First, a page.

Tip #3: Compost and leaf mold | Growing Smart

Editor’s Note: This is a continuation of a series of articles on low-cost gardening. See Tip#1 on planning; Tip #2 on Soil.

Jane Mack

No grocery store has the variety of fruits and vegetables available that you can grow in your own yard. If you start from seed or gather starts from friends, you’ll have a greater variety, lots of colors and textures, and some unique tastes that will elevate your mealtime!

As noted in this series of articles, gardening can also be a shocking money drain. If you’ve got the budget, you can afford the time-saving products and devices within your means. If you don’t have the budget, don’t give up! There are a lot of ways to garden with very low or no expenditure of funds.

A lot of what I’m sharing here is information I’ve gleaned from obsessively watching YouTube videos, reading lots of articles and plant studies, and my own successes and failures. I am not an expert gardener—far from it! Just sharing what I’ve learned.

Here’s hoping these tips help.

COMPOST is rich, organic material filled with nutrients! You can grow in compost and use it as a substitute for soil or you can use it to amend your soil. Whatever soil you have, you’ll probably want fertilizers, whether you have your own soil or have purchased it. Compost is the number one fertilizer to use for all your gardening. And, best of all, you can make your own compost.

Making compost takes time! Depending on what method you choose, how much material you use, and the weather, composting can take a month, six months, or even a year to produce the good, organic humus you want for your garden. When you’re creating your gardening plan, making compost could be one of the first things you start.

Don’t be discouraged by the fancy set-ups you see on some YouTube videos, or the assertions that you must do it this way or that (have a minimum of 3 feet in length, width and height). You can compost in a bowl or bucket using small amounts of kitchen scraps!

Cheap and easy: The keys to making the best compost are to use a wide variety of organic materials. The mixture is composed of green (nitrogen), brown (carbon), water, and air.

Greens are things like grass clippings, kitchen waste (banana peels, orange peels, egg shells, unused parts of onions, garlic, vegetables, coffee grounds, etc.), hair clippings and even weeds (without fertile seeds).

Browns are dead leaves and other dried plant materials (from your yard), newspapers (shredded), cardboard, lint from the dryer, dust from the vacuum, wood ash (from your barbecue), wood chips and sawdust.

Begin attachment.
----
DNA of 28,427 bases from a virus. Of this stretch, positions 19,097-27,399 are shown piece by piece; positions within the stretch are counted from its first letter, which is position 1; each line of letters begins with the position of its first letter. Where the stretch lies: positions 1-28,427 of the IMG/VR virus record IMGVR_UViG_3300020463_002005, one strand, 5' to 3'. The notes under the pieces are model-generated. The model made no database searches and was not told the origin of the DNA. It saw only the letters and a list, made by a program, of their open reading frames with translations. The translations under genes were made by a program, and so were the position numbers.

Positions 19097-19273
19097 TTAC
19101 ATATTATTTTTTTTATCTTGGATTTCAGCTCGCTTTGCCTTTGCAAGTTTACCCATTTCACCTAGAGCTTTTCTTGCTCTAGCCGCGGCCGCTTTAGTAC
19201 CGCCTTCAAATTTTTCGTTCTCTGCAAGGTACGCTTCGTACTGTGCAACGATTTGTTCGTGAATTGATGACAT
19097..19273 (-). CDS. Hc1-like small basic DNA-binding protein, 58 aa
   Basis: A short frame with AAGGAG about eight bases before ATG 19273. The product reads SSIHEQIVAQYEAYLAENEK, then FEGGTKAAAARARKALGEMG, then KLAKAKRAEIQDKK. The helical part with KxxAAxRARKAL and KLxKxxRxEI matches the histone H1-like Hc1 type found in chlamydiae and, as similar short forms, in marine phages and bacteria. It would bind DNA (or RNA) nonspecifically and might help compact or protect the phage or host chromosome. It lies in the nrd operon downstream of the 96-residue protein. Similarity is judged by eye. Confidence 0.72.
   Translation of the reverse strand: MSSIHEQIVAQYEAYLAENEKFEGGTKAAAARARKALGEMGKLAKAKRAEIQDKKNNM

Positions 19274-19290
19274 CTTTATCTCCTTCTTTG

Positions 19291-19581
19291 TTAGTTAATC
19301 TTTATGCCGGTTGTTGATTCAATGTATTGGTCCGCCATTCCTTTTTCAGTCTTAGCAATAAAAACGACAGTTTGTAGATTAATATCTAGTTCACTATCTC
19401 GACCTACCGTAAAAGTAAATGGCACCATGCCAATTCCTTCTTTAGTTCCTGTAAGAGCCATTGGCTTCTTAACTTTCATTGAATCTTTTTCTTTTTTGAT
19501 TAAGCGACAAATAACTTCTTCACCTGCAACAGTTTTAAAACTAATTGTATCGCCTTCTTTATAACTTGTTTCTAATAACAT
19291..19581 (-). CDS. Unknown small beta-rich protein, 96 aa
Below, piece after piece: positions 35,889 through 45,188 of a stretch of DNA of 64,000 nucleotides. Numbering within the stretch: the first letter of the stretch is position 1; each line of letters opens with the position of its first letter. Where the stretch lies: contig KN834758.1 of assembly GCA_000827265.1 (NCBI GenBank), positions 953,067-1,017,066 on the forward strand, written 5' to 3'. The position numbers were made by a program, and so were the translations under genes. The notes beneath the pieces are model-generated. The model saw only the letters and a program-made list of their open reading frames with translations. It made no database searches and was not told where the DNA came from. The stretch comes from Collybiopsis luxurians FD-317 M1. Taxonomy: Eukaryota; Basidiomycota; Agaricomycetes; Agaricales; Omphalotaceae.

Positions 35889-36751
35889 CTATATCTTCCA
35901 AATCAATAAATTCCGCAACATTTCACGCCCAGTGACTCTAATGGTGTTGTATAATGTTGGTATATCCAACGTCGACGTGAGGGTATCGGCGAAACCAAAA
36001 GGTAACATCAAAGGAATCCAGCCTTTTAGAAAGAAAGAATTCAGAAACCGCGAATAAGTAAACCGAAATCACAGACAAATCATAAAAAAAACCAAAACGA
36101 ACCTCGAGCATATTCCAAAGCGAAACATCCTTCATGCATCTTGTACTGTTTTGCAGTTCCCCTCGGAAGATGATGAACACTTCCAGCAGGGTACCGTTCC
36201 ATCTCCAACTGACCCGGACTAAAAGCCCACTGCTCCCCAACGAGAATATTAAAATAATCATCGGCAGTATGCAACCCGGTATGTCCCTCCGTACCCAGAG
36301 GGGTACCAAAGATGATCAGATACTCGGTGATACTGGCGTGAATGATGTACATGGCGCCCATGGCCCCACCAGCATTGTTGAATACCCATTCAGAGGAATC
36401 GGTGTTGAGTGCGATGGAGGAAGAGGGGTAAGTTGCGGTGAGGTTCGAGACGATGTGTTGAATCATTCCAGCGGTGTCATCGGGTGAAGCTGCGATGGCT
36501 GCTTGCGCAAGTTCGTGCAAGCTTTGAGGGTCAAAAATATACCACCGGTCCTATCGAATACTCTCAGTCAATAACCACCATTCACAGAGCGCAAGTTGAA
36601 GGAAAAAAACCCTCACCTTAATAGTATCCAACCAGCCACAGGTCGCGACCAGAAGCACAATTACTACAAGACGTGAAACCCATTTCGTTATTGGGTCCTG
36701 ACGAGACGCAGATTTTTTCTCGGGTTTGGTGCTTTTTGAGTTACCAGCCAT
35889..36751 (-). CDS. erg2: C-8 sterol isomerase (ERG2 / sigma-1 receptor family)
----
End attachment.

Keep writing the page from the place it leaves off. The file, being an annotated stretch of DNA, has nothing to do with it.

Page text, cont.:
Mix the green and brown in layers. Add water at times. Fluff to add air occasionally. Wait for the magic.

You have to realize that chickens, if loose, will get into your compost to poke around at the produce. They do little harm, though, and if your compost heats up, they’ll leave it alone. Rats and shrews may also be interested. To reduce rat interest or rat problems, don’t use cooked foods, meats, or dairy, and place your compost container away from your house or garden. Your set-up may include wire mesh that is small enough to help keep out critters.

Videos: Watch videos about composting from reliable sources. Two I recommend:

Composting is a great project to do because it uses food and yard scraps that would otherwise be thrown away to make a nutrient-rich soil amendment. Making compost correctly will allow you to feed your plants essential nutrients and make your soil more fertile, all while using items that would otherwise go into your trash.

Lazy composting. It is my favorite way to make fantastic homemade compost and is perfect for anyone looking for a simple way to make compost in your own vegetable gardens. backyards or allotments. While methods like hot composting have their benefits, they often require a lot of intensive work in a short space of time, as well as a lot of ingredients all in one go. Lazy composting is far more accessible for home growers and there is only one simple rule you need to follow when it comes to adding things to your compost bin.

Cheap and easy: When it comes to containers for compost, you can make your pile on the ground (this is how we composted when I was growing up in Ohio), in a bucket or bowl (as in the Urban Gardening video), in a cage you make with chicken wire, in an old laundry basket lined with newspapers to start, or any other suitable container. These all have holes for air circulation. I started my compost in an old washing machine basin—it’s metal with holes all around. I don’t remember when I got rid of the washing machine or how I ended up with just the inside basin, but it is very good for my composting. Look around and see what you have that works!

Another option instead of, or in addition to, compost is leaf mold. This isn’t mold and it’s not gross. It’s decomposed leaves that form into a spongy earth-like substance. Leaf Mold adds minerals to the soil and helps with water retention. It is especially good for sandy soils. It is similar to compost except that it’s just one basic ingredient—leaves that you rake up in your yard or get from a friend or neighbor. It’s easy to make, but like compost it takes time, generally about three months or longer.

Leaf mold (mould) is a fantastic soil amendment that adds organic matter to soil and increases the amount of moisture soil can hold. Leaf mold is similar to compost, but is made from just leaves. It is easy to make, but it takes a long time to decompose. Gardener Scott shows three methods for making leaf mold for any garden.

Compost and leaf mold are organic amendments that help build your soil. (See Tip #2). They promote healthy, living dirt that will nourish your plants and help your plants thrive.

Good luck and happy gardening.